With Emory Douglas, and the Black Panther Party, AFRICOBRA, and Contemporary Washington Artists
Curated by Sandy Bellamy
Courtesy of Emory Douglas, Artist Rights Society (ARS), NY. Photo courtesy of Art Resource, NY.
Willis Thomas, Raise Up, 2013.
Bronze, 112 x 10 x 4 in.
Courtesy of the artist, Jack Shainman Gallery, New York, and Goodman Gallery, South Africa.
Emory Douglas, Justice Scales
Emory Douglas / Artists Rights Society (ARS), NY.
Photo courtesy: Emory Douglas / Art Resource, NY.
Wadsworth Jarrell, Revolutionary, edition 275/300, 1972.
Serigraph on Wove paper, 26 x 33 in.
Courtesy of the artist.
Njena Surae Jarvis, E, Gun Gun, 2016.
Leather, rubber, wool, felt, gypsum, and glass, 7.5 x 4 x 4 ft. Courtesy of the artist.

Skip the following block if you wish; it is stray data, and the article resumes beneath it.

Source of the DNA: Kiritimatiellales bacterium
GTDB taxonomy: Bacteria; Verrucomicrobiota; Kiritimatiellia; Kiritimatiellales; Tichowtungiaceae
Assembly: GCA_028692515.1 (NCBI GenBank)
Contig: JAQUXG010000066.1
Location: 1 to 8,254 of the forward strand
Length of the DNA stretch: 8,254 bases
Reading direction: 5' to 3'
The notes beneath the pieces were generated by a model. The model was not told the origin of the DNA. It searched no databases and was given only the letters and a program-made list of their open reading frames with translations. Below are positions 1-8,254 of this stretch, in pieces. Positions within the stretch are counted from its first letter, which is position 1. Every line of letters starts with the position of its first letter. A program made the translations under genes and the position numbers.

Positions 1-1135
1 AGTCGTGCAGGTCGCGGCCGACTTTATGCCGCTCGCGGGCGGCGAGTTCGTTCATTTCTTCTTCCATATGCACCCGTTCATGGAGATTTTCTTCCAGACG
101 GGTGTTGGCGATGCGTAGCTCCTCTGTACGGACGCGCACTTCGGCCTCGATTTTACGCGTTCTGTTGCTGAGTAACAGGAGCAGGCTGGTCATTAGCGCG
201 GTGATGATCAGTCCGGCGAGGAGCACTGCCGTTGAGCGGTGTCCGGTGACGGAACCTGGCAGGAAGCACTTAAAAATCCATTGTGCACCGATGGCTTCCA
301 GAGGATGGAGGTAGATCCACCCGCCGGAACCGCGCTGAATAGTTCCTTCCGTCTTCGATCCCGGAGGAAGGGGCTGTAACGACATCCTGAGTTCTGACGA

In the Alper Initiative space, Washington artists respond to the graphics of Black Panther artist Emory Douglas with sculpture, paintings, photography and multi-media installations. The exhibition features Emory Douglas and Howard University colleagues and members of the African Commune of Bad Relevant Artists ("AFRICOBRA"): Jeff Donaldson, Akili Ron Anderson, James Phillips, Jay Jarrell and Wadsworth Jarrell. Collectively, they create a powerful lens to the socio-political landscape of the late 1960s and 70s that helps to visualize the 1967 Black Panther Party 10-point platform addressing issues of freedom, employment, economic exploitation, affordable housing, education, war, police brutality, prison, due process, and access. The exhibition also includes artists examining these same issues 50 years later within a contemporary context, including: Holly Bass, Wesley Clark, Jay Coleman, Larry Cook, Tim Davis, Jamea Richmond Edwards, Shaunte Gates, Jennifer Gray, Amber Robles Gordon, Njena Jarvis, Simmie Knox, Graham Patrick, Beverly Price, Sheldon Scott, Stan Squirewell and Hank Willis Thomas.
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